Depsite how flat Samsung or Sony is making those screens these days, I will not be tricked into judging the television set by its new plasma appearance.
If you’ve been hibernating under a rock, let me catch you up to speed: the Golden Age for television has passed. If you want images of hour-long shows that captivated entire families or news broadcasted to a wholeheartedly trusting public, then watch an American film from the ‘50s.
As a product of my society, I don’t even remember the last time I watched television from…well, a television set. Who has the time to run home and catch the live airing of a show?
Thank goodness for the other mediums that we actually use or how else could I catch the finale of the Emmy-winning comedy series Modern Family or find out who the mother ISN’T in How I Met Your Mother? And if I’m really behind on my schedule, I can always watch the episodes weeks later on hulu.com.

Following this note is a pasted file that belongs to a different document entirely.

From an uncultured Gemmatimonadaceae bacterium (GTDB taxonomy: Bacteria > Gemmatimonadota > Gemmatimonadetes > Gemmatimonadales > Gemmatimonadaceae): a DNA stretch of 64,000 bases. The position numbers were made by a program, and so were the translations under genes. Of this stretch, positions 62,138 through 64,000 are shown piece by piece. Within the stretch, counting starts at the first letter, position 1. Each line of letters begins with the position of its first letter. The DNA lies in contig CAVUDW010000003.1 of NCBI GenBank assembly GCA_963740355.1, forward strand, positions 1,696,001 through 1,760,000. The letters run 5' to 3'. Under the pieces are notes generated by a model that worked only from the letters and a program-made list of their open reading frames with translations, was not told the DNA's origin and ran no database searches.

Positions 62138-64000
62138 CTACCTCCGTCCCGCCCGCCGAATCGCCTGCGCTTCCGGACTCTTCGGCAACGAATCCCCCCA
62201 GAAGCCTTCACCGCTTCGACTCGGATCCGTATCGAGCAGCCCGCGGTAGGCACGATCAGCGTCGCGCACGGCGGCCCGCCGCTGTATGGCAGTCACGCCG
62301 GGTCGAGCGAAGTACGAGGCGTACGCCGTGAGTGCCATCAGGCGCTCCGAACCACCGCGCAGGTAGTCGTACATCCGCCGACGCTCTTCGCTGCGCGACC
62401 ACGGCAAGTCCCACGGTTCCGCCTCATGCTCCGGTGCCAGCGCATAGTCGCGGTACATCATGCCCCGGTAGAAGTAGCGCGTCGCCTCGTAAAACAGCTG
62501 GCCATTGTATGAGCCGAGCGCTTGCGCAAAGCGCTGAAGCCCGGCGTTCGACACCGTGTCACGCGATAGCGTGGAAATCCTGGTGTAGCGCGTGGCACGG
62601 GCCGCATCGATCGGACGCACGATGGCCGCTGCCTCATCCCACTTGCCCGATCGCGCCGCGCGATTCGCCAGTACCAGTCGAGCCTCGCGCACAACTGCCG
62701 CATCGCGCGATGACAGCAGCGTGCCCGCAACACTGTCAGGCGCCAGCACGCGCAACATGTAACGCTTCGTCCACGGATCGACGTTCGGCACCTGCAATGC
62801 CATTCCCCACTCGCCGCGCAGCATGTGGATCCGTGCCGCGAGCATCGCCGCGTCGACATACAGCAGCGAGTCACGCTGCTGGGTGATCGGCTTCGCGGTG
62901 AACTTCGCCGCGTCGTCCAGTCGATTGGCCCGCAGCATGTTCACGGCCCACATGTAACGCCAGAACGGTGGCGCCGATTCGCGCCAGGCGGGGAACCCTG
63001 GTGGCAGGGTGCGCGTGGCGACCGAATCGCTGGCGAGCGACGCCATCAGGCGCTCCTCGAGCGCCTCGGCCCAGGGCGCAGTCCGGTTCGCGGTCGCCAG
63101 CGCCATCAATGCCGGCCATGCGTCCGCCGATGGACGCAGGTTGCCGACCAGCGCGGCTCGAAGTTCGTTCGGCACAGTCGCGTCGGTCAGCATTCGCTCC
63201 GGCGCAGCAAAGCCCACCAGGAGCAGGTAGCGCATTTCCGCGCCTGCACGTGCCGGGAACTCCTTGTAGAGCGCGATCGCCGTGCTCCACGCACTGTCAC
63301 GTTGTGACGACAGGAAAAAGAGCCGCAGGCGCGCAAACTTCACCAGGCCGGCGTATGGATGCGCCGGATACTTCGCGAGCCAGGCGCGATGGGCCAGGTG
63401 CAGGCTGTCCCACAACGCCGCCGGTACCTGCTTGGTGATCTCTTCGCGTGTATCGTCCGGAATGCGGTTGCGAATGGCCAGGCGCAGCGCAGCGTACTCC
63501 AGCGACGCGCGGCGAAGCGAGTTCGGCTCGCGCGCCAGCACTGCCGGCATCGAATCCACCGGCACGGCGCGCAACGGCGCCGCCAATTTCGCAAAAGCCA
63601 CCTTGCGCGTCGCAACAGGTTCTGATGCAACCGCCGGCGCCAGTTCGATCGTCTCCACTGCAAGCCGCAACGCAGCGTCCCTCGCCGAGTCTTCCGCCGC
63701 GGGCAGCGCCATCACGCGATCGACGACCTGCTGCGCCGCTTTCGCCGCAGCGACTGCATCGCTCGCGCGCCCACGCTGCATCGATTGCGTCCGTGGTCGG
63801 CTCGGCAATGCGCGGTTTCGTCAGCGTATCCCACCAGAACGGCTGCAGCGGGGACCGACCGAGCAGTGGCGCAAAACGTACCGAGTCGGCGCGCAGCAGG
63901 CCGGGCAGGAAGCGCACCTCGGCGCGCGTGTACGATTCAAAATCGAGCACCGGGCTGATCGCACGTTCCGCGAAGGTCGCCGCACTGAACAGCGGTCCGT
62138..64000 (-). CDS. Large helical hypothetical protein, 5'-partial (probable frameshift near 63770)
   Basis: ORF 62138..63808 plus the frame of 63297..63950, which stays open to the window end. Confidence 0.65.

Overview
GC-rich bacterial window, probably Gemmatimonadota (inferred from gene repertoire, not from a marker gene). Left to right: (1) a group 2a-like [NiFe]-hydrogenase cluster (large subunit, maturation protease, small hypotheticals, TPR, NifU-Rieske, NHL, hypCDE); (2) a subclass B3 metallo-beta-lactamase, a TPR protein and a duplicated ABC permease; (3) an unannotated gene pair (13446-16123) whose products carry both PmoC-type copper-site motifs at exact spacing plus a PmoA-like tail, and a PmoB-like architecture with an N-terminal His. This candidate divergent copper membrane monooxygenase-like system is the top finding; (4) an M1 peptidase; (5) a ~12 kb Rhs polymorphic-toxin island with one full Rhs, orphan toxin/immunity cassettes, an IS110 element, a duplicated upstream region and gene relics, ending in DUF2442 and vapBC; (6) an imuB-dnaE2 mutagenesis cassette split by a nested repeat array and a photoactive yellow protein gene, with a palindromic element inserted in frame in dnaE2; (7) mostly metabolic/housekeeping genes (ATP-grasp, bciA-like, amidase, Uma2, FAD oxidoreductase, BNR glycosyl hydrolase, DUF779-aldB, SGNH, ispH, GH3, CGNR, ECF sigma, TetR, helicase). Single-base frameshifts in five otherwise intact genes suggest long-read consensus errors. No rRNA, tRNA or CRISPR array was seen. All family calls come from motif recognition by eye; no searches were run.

With more people flocking to watch their favorite shows online, networks are coming up with new alternatives to staying financially afloat in a bleak economic era for television. A NYT article reports how media companies, such as CBS and Comcast, have agreed on a new deal that will restrict internet access of full episodes to people who have not paid for cable or satellite services.
But in our modern society, will this soothe out the financial distress of major television networks? Similar to the business of newspapers, the business of television networks will have to stay continuously innovative to be anywhere near the top of the game.